The idea for this #PortableParadisePrompt came to me after I tweeted a photo of copy I’d handwritten of his iconic poem, to gift to my family to carry with them in their pockets or purses. Mr. Robinson saw my tweet and replied,
You should write a poem based on it. Use the framework and add in your own biographical details. Try it!!!
I took his advice and wrote my own Paradise poem. Soon afterward I led said workshop participants through the same prom(pt). The founder of these online workshops is the delightful poet, Elizabeth Boquet.
There was magic in the air that day. The prom(pt) took off like fireworks. As a group, we decided the direction our Paradise Project must take: a chapbook.
I challenge you to write your own Paradise poem. Download the e-book below to get an idea how much freedom you can find writing yours as you read each person’s take on the prom(pt). When you do write it, please post: #PortableParadisePrompt and #ParadiseProject on social media. We’d love to read it!
-E-book design & format: Gwendolyn Soper. Author photograph, used with permission of Roger Robinson.
–NOTA BENE: All roads lead back to the poet Billy Collins and his Poetry Broadcast. I learned about the book, A Portable Paradise, from Ian Aitken, a minister in Aberdeen, Scotland (and viewer of said broadcast). Thank you, Ian. He is also the founder of The Lockdown Poets, a group of poets to which I’ve belonged since early 2020. I also met Elizabeth Boquet via Billy Collins’ broadcast.
**I got the idea to call it a prom(pt) from the Southampton Writers Workshop I attended the year before when I took a class from Billy Collins. The workshop concluded with a Prom(pt) for all faculty and students. I suspect Christian McLean had something to do with it. We dressed up for the event and had a blast.
We used to lay on the hot cement shivering after we swam. A quick lick of the concrete confirmed it hadn’t changed since the last time we stuck out our tongues — it tasted like scorched Utah sand under the branches of the apricot tree.
Don’t eat the apricots before you swim, you’ll get cramps! Mom calls us in for hot dogs and potato chips, and we peel off running to eat, grabbing towels because we only use them for capes.
One black night the lightening illuminates the pool again and again like a glowing blue kidney bean. The thunder rattles the plate glass windows— and my little brother and I—we watch from the tv room on our stomachs. We learn some things are as good as cartoons.
It’s a sign of intelligence to try new food and the salty Balkan air made me bolder with every wave that brought us here with the thrum of the old boat—I felt reckless as a Puritan walking out on the sermon about The Fall and the imminent dangers resulting from desire.
The eyes are the best part, the waiter said after he set our plates down on the table beaten by hot island sun. This is how you suck them out. So, we picked up the fish and slurped— my tongue, that wet salty shore where a fisherman once cast his net into the sea for one last time before dropping it to fish for men.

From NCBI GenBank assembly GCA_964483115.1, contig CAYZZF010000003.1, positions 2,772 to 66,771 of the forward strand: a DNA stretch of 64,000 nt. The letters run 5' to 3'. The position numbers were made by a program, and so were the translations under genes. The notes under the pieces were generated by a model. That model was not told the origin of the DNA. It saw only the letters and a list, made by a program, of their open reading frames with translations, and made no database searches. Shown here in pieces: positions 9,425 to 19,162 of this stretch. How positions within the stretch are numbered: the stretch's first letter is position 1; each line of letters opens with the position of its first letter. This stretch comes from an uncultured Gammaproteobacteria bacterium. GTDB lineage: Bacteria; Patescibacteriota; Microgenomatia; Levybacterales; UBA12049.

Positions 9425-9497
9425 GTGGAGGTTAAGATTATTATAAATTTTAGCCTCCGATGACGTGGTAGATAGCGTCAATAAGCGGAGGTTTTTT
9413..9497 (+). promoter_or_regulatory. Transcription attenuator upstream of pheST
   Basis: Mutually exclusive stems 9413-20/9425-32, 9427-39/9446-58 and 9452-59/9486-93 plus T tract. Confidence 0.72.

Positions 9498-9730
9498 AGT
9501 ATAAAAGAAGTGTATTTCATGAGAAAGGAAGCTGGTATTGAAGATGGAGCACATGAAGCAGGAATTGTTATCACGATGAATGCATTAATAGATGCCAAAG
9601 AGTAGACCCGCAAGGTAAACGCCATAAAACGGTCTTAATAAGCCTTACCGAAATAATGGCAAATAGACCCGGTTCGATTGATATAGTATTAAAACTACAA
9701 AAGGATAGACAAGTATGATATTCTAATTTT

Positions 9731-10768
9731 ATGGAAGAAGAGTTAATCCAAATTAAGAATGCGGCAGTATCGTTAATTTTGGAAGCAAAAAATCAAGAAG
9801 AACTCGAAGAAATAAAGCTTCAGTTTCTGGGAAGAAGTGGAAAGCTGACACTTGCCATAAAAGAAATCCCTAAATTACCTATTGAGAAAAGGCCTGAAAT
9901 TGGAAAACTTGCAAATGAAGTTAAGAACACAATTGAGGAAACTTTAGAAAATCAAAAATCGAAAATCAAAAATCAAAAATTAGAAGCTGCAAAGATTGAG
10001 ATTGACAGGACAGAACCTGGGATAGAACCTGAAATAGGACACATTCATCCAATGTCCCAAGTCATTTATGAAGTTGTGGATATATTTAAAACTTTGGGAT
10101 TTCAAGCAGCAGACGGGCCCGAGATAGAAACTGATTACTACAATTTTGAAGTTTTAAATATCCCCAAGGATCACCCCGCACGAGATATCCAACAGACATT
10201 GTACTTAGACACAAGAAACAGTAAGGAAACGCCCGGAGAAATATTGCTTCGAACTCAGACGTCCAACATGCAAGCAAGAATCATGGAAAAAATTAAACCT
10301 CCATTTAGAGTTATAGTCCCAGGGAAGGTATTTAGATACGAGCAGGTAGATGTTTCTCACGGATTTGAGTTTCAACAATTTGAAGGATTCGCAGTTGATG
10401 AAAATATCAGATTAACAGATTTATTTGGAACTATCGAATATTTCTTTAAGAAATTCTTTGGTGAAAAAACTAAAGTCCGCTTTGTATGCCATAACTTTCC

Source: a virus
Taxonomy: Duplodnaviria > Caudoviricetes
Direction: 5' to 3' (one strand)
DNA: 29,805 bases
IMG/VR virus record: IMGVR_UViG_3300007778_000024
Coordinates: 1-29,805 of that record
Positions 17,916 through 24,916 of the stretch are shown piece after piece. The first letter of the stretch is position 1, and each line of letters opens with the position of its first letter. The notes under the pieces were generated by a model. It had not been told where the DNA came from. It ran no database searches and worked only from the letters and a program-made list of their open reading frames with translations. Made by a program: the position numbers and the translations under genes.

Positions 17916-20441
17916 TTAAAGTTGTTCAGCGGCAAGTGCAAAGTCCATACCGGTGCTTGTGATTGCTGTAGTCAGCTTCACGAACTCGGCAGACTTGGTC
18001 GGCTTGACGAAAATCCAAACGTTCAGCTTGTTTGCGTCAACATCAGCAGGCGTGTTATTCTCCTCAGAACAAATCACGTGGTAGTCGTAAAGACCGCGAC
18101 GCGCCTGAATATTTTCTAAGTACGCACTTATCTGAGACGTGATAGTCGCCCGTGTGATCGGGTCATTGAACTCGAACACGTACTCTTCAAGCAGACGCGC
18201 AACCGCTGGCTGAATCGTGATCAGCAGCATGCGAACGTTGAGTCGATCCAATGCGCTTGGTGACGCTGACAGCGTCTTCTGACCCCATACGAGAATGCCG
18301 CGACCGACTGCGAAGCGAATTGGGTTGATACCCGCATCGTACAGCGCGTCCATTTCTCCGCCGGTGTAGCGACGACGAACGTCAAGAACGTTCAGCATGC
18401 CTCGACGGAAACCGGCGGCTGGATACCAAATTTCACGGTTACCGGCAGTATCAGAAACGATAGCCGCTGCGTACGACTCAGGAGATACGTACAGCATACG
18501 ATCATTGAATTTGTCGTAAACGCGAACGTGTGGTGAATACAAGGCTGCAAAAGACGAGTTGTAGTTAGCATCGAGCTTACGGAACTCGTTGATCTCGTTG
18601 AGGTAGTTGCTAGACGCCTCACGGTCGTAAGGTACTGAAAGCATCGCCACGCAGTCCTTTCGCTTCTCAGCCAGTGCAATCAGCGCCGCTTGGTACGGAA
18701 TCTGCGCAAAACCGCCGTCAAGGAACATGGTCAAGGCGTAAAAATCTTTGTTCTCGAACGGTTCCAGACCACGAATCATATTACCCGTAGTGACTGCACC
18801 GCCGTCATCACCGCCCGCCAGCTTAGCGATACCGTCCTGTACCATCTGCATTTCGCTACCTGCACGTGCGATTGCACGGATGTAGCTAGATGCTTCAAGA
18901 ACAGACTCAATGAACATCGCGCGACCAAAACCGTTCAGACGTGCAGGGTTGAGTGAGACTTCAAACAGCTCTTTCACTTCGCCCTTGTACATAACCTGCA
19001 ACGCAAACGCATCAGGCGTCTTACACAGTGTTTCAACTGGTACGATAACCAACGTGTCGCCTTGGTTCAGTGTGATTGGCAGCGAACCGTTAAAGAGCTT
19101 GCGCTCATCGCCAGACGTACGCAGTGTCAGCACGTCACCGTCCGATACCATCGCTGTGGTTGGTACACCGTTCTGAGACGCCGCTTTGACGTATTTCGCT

When he left his boat, Saint Peter saw a fish— a remarkable flat fish with a coin in its mouth to pay temple taxes. When he picked it up to retrieve the money, he left a thumbprint on its side. These fish from the family of Zeus still carry the oval mark.
Still thinking of salt & water, apostles & knotted nets, still feeling an inner fire, I look up and see the way you are looking at me. Soon, I am swimming with desire.
How may we cope with these strong emotions effectively, and at the same time possibly make a difference? One of my acquaintances has three refugees from Ukraine living with her in Austria—a mother and two teenagers. The father has returned to Ukraine to fight. Many of us donate to legitimate charities like World Central Kitchen and UNICEF that supply necessities to Ukraine. What else can we do to help provide for their immediate needs, and demonstrate solidarity?
Pádraig Ó Tuama, a well-recognized Irish poet, theologian, and group mediator, educated people recently online about conflict resolution in conjunction with the Columbia Climate School. He teaches that ‘speech acts’—and other acts of artistic expression like poetry, art, dance, or music—can be acts of “co-creation” that often have “fruitful and sustaining” outcomes. The following examples may reflect what he was talking about:
Putin’s actions makes the hate speech reflected in a recent poem by Ukrainian poet, Oleksandr Irvanets, understandable, “I shout out to the whole world. I won’t forgive anyone!” It makes the book, Deaf Republic, by hard-of-hearing Ukrainian-American Ilya Kaminsky, an important act that questions our potential for collective silence in the face of atrocities.
Suddenly, I’m seeing speech acts everywhere like those of Garrison Keillor, and Simon Armitage, poet laureate of the UK. They validate how I’ve been feeling, make me more aware, and increase my feelings of solidarity with those under fire in Ukraine. Our own speech acts may also be effective through writing our own poems, moving our bodies to music, creating art, even if only in our homes to reduce anxiety.
Ó Tuama recently shared a poem by Joy Harjo titled, “Conflict Resolution for Holy Beings.” I want to look at the individual words in her title. Conflict: what does it mean? It means to clash. Or to be in a serious disagreement or argument—typically a protracted one. It is at the root of war. Resolution means to find a solution to a problem, dispute, or contentious matter.